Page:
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troops to the charge ; but such were the swarms of Saracens that it was not till evening that the Christians could give themselves a moment's rest, or look round and feel that they had gained one of the most wonderful of victories. Since daybreak Richard had not laid aside his sword or axe, and his hand was blistered all over.

7. These violent exertions seriously injured Richard's health, and a low fever placed him in great danger, as well as several of his best knights. No command or persuasion could induce the rest to commence any enterprise without him, and the tidings from Europe induced him to conclude a peace and return home. Malek-el-Afdal came to visit him, and a truce was signed for three years, three months, three weeks, three days, three hours, and three minutes.

8. Richard sent notice that he was coming back with double his present force to effect the conquest, and the Sultan answered that if the Holy City was to pass into Frank hands, none could be nobler than those of the Malek Rik. Fever and weakness detained Richard a month longer at Joppa, during which time he sent the Bishop of Salisbury to carry his offerings to Jerusalem. The prelate was invited to the presence of Saladin, who spoke in high terms of Richard's courage, but blamed him for rashly exposing his life. On October 9, 1193, Caur-de-Lion took leave of Palestine, watching with tears its receding shores, as he exclaimed,

· Receding, drawing back.

a

• O Holy Land, I commend thee and thy people unto God. May He grant me yet to return to aid thee!'

9. Having suffered shipwreck on the shore of the Gulf of Venice, he determined to make his way home by land across the continent of Europe, in the disguise of ‘Hugh the Merchant.' He was recognised, however, when passing through the dominions of Leopold of Austria, whom he had so bitterly offended at Acre, and was first imprisoned by him, and afterwards sold for 60,000l. to the Emperor Henry VI., who flung him into a castle in the Tyrol.

10. The story goes that the place of his confinement was discovered by Blondel, his favourite minstrel, who, wandering through the country in search of his master, struck up by a grated window a song which Richard had himself composed, and which was now continued an answer from within the dungeon. The people of England raised 100,000 merks, equal to about half a million of our money, for their king's ransom, and he returned to England, after an absence of four years, fourteen months of which he had spent in prison.

Adapted from Miss Yonge's Cameos of English History.

By permission of Messrs. MACMILLAN & Co.

as

1 The Tyrol is a district of Austria, near to the north-east coast of the Adriatic Sea.

RICHARD CEUR-DE-LION A

CAPTIVE.

1. THEY have bound the eagle's pinion,

Snared the lion at his prey,
And the limitless dominion

Of his power has passed away.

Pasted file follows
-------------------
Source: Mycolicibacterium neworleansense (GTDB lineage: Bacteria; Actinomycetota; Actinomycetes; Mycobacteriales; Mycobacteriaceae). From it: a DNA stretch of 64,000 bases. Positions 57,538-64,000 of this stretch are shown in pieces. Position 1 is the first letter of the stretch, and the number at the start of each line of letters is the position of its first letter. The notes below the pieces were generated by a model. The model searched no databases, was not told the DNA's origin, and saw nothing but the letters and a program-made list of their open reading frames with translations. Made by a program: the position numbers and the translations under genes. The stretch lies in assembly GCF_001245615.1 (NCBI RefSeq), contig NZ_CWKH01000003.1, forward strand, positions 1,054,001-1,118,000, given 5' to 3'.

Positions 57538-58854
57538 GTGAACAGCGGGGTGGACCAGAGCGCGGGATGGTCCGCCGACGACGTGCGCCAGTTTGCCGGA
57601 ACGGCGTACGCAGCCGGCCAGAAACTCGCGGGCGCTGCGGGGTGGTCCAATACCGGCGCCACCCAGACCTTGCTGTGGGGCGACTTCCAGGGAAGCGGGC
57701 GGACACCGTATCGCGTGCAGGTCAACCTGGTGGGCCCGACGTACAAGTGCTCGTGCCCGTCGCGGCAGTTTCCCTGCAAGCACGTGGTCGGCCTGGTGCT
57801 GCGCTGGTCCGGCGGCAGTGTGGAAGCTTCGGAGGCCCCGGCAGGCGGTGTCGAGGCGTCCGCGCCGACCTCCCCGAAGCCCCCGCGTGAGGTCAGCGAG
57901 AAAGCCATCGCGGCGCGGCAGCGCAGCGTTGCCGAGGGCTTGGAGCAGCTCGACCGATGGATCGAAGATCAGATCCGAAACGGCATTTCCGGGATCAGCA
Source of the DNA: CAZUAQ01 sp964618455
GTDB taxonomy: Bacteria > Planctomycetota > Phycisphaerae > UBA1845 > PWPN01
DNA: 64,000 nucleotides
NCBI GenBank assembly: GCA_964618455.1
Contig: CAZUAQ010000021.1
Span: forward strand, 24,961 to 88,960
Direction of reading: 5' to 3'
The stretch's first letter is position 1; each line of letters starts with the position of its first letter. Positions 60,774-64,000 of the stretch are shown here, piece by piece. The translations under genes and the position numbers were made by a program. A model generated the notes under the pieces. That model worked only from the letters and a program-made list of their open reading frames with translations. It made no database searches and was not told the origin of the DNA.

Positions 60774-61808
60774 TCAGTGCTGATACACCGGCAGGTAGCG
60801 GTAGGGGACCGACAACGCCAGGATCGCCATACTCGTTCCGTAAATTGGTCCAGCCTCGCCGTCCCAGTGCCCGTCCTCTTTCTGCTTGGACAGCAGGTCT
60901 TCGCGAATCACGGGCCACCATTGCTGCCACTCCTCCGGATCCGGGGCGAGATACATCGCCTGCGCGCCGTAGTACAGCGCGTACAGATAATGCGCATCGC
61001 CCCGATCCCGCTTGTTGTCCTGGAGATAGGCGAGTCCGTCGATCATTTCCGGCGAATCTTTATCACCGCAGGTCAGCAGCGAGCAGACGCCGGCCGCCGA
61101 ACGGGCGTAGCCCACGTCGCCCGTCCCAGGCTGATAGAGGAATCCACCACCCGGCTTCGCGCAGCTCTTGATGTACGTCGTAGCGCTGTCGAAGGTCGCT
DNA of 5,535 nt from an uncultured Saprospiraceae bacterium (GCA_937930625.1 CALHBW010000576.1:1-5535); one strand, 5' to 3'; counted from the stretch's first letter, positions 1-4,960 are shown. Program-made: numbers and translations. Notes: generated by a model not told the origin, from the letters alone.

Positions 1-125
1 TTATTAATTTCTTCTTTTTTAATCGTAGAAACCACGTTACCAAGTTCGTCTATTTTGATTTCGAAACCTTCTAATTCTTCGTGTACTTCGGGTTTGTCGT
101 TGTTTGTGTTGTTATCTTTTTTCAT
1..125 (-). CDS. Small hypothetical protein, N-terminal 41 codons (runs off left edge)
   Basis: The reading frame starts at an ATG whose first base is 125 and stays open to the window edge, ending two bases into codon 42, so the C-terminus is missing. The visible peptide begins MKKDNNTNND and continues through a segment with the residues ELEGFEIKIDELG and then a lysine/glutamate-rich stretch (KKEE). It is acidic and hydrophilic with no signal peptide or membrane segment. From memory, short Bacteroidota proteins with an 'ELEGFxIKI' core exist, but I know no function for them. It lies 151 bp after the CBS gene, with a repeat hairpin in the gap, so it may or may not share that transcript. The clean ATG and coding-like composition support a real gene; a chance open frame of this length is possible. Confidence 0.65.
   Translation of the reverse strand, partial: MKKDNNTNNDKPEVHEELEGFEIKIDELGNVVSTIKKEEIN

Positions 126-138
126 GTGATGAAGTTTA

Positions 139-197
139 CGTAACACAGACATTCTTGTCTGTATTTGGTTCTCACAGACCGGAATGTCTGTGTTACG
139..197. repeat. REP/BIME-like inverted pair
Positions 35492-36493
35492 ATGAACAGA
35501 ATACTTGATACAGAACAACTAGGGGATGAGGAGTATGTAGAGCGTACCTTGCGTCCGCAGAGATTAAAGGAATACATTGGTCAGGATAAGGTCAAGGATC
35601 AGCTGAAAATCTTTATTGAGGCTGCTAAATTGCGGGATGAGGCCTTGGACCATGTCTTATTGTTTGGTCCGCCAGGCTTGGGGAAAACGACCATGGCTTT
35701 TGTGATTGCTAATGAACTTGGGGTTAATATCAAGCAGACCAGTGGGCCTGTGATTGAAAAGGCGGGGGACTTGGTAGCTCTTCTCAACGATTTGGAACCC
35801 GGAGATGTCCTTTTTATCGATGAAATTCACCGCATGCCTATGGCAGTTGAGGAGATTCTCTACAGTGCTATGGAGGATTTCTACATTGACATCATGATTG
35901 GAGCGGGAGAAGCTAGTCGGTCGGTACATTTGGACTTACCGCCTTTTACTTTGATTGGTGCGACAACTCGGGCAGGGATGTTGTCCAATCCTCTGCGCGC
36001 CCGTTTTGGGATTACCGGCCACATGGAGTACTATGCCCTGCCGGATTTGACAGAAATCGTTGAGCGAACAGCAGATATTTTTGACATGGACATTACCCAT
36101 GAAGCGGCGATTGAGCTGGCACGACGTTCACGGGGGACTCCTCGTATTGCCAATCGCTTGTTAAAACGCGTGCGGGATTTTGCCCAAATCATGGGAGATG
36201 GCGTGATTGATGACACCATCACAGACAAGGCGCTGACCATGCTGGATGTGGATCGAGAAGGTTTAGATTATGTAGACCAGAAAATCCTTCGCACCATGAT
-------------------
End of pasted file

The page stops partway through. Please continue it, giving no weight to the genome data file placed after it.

In their cunning toils they've caught him,

In their fetters he is bound,
To their dungeon towers they've brought him,

With the soldier guard around.
Earth's noblest hath departed

To become the serpent's prey,
They have chained the lion-hearted

In the towers of Paynimry.?
2. From the grated lattice glancing

Is his falcon eye-beam bent,
And in the hot sun prancing

Is a Moslem armament.
The Arab steeds are arching

Their jewelled necks on high,
And proud Saracens are marching

To the brazen minstrelsy.
Pinion, wing.
· Towers of Paynimry, the castles of the infidels,

* Moslem armament, an armed body of the followers of Mahomet,

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The eagle's eye is brighter

From the burning fire within,
The lion's toils are tighter

For the freedom he would win. 3. The heathen host are turning

To their desert camp again,
And the eye has ceased from burning,

And from chafing ceased the chain;
But the shade of night has shrouded

The glory of that eye,
And the haughty brow is clouded

With the mists of memory:--
A gentle strain of singing

Comes floating softly by ;
Like Zephyr's ' breezes bringing

A seraph melody.?
4. 'Twas a strain half hope, half sadness,

A strain of Albion's 3 land,
Oft touched in days of gladness

By the captive monarch's hand.-
The captive's heart is waking !

The captive's ear is gained !
The chords despair are breaking,

By memory unchained.
The desert rock is riven

By the olive branch's might,
And the fount whose source is heaven
Is gushing into light!

CAMPBELL
· Zephyr, the west wind. In poetry, any mild, gentle wiod.
Seraph melody, a song of the angels.
Albion, England,

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A LANDSLIP.

1. The months of January and February in the year 1774 were remarkable for great melting snows and vast falls of rain, so that by the end of the latter month the land springs began to prevail. The same thing continued into the beginning of March.

2. In the night between the eighth and ninth of that month, a great part of the woody edge at Hawkley was torn from its place and fell down, leaving a high freestone cliff, naked and bare, and resembling the steep side of a chalk-pit.

3. It appears that this huge fragment, being perhaps undermined by water, went straight down into the earth like a ship sinking into the waters of the ocean; for a gate which stood in the field on the top of the hill, after sinking with its posts for thirty or forty feet, remained in so true and upright a position as to open and shut quite as easily and exactly as in its first situation. Several oaks also remained standing, and continued to grow after they had sunk down with the soil.

4. That great part of this mass of earth was received into some gulf below is clear also from the state of the ground at the bottom of the hill.

Land springs are caused by water sinking into the earth on high ground, and then draining to lower ground, and there finding its way out,

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